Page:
KDP Select Payments Up in February As The Number of Loans Drop

KDP Select Payments Up in February As The Number of Loans Drop Amazon Amazon released some stats last night, and it looks like Kindle owners aren't borrowing as many free ebooks as I expected.

Late last year Amazon launched KDP Select, a new program open to Kindle owning Prime members. Kindle owners could suddenly borrow one of a select number of Kindle titles. Authors and publishers who signed up for the program get paid for ech loan; they receive a share of a fixed pool of money ($600,000 in February).

The loan payment went up in February to $2.01 per loan, from $1.60 in January.

Boy is my face red. I predicted last month that payments would drop, and that January's $1.60 per loan would be the high point. Nope. I clearly overestimated the growth in popularity that KDP Select would see. I thought that Kindle owners would keep joining the program, but it's clear now that some have dropped out.

KDP Select saw 427 thousand loans in January and only around 300 thousand loans in February. Even with the shorter month, that is a noticeable dip is the number of loans. It might look like this program is dying, but I happen to like the fact it shrank. I'm rooting for the authors. If more money went into your pocket, it's a good thing.

On the other hand, the downside to KDP Select is that Amazon also gets an exclusive on selling the content; it cannot be listed elsewhere.  And as we've said before, exclusivity is rarely a good idea.

About Nate Hoffelder (9950 Articles)
Nate Hoffelder is the founder and editor of The Digital Reader:He's here to chew bubble gum and fix broken websites, and he is all out of bubble gum. He has been blogging about indie authors since 2010 while learning new tech skills at the drop of a hat. He fixes author sites, and shares what he learns on The Digital Reader's blog. In his spare time, he fosters dogs for A Forever Home, a local rescue group.

2 Comments on KDP Select Payments Up in February As The Number of Loans Drop

  1. Here’s the reason I don’t use the borrow feature very much, well not at all really: Because most of the books that are offered for loan that I’m interested in are usually low priced to begin with. It’s easier for me to simply buy the book if I’m interested in it or to get a sample rather than borrow it.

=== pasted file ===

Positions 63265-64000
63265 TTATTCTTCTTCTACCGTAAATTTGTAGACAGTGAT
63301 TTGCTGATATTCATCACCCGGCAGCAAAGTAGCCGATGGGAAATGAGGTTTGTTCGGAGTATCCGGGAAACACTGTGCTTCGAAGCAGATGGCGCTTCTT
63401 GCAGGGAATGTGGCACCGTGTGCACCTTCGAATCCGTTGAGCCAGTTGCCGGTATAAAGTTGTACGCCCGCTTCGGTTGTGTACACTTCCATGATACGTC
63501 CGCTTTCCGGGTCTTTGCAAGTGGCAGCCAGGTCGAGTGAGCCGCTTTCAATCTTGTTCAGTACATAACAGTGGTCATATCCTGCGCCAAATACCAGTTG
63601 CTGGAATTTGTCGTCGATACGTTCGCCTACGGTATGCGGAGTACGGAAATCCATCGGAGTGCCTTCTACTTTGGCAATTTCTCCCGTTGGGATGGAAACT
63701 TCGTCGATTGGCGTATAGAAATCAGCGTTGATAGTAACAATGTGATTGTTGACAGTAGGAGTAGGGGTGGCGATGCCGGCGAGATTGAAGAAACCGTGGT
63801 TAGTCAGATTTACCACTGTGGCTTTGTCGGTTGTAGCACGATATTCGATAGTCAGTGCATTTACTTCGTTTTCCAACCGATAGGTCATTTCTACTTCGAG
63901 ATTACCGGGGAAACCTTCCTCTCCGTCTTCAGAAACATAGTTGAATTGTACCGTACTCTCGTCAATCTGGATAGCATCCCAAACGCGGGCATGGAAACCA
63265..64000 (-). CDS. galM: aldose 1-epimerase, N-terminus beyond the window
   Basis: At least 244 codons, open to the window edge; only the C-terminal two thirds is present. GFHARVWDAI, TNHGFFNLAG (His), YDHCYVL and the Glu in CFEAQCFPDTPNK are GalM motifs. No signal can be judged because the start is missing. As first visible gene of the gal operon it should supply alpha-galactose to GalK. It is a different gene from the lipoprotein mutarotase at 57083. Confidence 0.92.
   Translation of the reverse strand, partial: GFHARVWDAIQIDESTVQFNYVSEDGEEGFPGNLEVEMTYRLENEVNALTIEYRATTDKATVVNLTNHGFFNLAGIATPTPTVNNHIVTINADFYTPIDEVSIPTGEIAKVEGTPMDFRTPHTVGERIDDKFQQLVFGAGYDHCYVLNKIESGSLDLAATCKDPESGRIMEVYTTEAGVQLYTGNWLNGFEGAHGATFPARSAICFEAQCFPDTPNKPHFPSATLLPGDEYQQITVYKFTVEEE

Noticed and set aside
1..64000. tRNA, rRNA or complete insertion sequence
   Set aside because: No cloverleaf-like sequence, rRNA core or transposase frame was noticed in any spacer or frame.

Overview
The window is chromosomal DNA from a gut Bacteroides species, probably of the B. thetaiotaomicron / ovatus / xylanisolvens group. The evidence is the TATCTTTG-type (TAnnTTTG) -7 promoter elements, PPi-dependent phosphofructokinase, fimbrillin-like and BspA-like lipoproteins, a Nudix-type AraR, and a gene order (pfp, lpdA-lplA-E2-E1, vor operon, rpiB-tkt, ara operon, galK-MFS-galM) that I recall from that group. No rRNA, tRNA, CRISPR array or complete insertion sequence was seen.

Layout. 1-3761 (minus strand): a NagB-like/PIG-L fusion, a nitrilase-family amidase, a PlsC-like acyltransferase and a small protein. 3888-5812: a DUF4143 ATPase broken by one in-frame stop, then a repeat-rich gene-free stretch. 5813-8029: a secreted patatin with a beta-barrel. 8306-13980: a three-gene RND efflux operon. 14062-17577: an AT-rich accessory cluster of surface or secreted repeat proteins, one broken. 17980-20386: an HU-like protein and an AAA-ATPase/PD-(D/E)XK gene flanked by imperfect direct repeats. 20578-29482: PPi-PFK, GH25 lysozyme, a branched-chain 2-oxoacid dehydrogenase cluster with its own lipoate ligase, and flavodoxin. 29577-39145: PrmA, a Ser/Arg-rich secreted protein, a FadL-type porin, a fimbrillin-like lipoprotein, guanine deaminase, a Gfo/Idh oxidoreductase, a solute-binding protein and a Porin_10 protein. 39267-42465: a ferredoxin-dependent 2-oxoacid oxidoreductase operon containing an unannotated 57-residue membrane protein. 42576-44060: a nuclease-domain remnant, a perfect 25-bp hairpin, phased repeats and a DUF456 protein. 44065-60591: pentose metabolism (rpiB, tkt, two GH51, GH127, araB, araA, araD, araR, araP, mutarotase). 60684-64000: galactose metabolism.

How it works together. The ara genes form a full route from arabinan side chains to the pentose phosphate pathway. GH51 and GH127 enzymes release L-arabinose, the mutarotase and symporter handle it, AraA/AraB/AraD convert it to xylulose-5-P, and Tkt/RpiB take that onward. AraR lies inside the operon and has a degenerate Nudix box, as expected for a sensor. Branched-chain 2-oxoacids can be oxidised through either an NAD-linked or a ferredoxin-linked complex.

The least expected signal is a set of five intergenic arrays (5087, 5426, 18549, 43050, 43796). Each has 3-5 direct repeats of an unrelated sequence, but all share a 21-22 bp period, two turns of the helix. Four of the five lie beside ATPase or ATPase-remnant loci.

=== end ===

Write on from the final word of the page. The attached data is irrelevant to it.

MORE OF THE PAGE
Which I think would be good for authors since my buy rates are way, way higher than my borrow rates. I’ve only borrowed one book. But what do I know, since I foolishly actually want to buy books without paying artificially high prices, that means I’m evil according to the defenders of Agency pricing. Sorry, different topic maybe. 😉

  2. It is way too early in the ebook era for anybody to actually *know* how ebook readers behave. Experiments such as the Prime Library are starting to provide actual data on the psychology of readers and the assumptions about why people buy books and how. And some of the data might run counter to the preconceived notions formed in the pbook era.
    It may be that the easy availability of cheap reads doesn’t just devalue hardcovers and bestsellers (as the BPHs fear) but also devalue the value of “free!”. 🙂

    In other words, in a world where good cheap ebooks are readily available, people need not go out of their way to go get free reads solely because they are free. No feeding frenzy.

    Since Kindles offer up lots of free promo books and low cost books, it seems reasonable to assume most folks will build up fairly long TBR queues and that when they finish a book they are more likely to move to another book already on the reader than go looking for books in the store or library. Sort of a decoupling of buying and reading.

    There might be something to all the recent talk of a psychology of abundance displacing the old psychology of scarcity. 🙂

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